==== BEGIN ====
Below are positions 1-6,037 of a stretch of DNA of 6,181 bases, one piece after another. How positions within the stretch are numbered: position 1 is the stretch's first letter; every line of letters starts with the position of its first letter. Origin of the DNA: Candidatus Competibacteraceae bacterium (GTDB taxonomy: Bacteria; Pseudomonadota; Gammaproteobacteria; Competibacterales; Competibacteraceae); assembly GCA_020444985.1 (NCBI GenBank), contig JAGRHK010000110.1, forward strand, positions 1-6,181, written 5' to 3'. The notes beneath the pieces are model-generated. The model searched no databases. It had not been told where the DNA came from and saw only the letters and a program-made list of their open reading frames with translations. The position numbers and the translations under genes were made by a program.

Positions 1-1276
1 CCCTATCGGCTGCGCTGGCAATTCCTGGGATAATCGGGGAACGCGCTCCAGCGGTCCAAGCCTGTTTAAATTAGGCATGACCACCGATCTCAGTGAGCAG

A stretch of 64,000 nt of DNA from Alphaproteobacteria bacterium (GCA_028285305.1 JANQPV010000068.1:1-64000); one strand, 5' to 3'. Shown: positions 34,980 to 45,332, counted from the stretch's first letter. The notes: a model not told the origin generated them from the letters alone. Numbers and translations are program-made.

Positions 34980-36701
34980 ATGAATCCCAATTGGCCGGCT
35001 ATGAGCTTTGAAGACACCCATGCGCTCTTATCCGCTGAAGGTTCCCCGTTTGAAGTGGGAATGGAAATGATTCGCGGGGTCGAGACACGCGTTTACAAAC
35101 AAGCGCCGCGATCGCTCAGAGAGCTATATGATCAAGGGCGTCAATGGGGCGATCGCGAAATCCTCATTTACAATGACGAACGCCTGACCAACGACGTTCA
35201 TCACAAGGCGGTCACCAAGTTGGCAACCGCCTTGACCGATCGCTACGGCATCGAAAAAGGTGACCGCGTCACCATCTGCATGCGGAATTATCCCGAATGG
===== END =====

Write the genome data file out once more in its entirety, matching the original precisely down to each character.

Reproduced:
Below are positions 1-6,037 of a stretch of DNA of 6,181 bases, one piece after another. How positions within the stretch are numbered: position 1 is the stretch's first letter; every line of letters starts with the position of its first letter. Origin of the DNA: Candidatus Competibacteraceae bacterium (GTDB taxonomy: Bacteria; Pseudomonadota; Gammaproteobacteria; Competibacterales; Competibacteraceae); assembly GCA_020444985.1 (NCBI GenBank), contig JAGRHK010000110.1, forward strand, positions 1-6,181, written 5' to 3'. The notes beneath the pieces are model-generated. The model searched no databases. It had not been told where the DNA came from and saw only the letters and a program-made list of their open reading frames with translations. The position numbers and the translations under genes were made by a program.

Positions 1-1276
1 CCCTATCGGCTGCGCTGGCAATTCCTGGGATAATCGGGGAACGCGCTCCAGCGGTCCAAGCCTGTTTAAATTAGGCATGACCACCGATCTCAGTGAGCAG

A stretch of 64,000 nt of DNA from Alphaproteobacteria bacterium (GCA_028285305.1 JANQPV010000068.1:1-64000); one strand, 5' to 3'. Shown: positions 34,980 to 45,332, counted from the stretch's first letter. The notes: a model not told the origin generated them from the letters alone. Numbers and translations are program-made.

Positions 34980-36701
34980 ATGAATCCCAATTGGCCGGCT
35001 ATGAGCTTTGAAGACACCCATGCGCTCTTATCCGCTGAAGGTTCCCCGTTTGAAGTGGGAATGGAAATGATTCGCGGGGTCGAGACACGCGTTTACAAAC
35101 AAGCGCCGCGATCGCTCAGAGAGCTATATGATCAAGGGCGTCAATGGGGCGATCGCGAAATCCTCATTTACAATGACGAACGCCTGACCAACGACGTTCA
35201 TCACAAGGCGGTCACCAAGTTGGCAACCGCCTTGACCGATCGCTACGGCATCGAAAAAGGTGACCGCGTCACCATCTGCATGCGGAATTATCCCGAATGG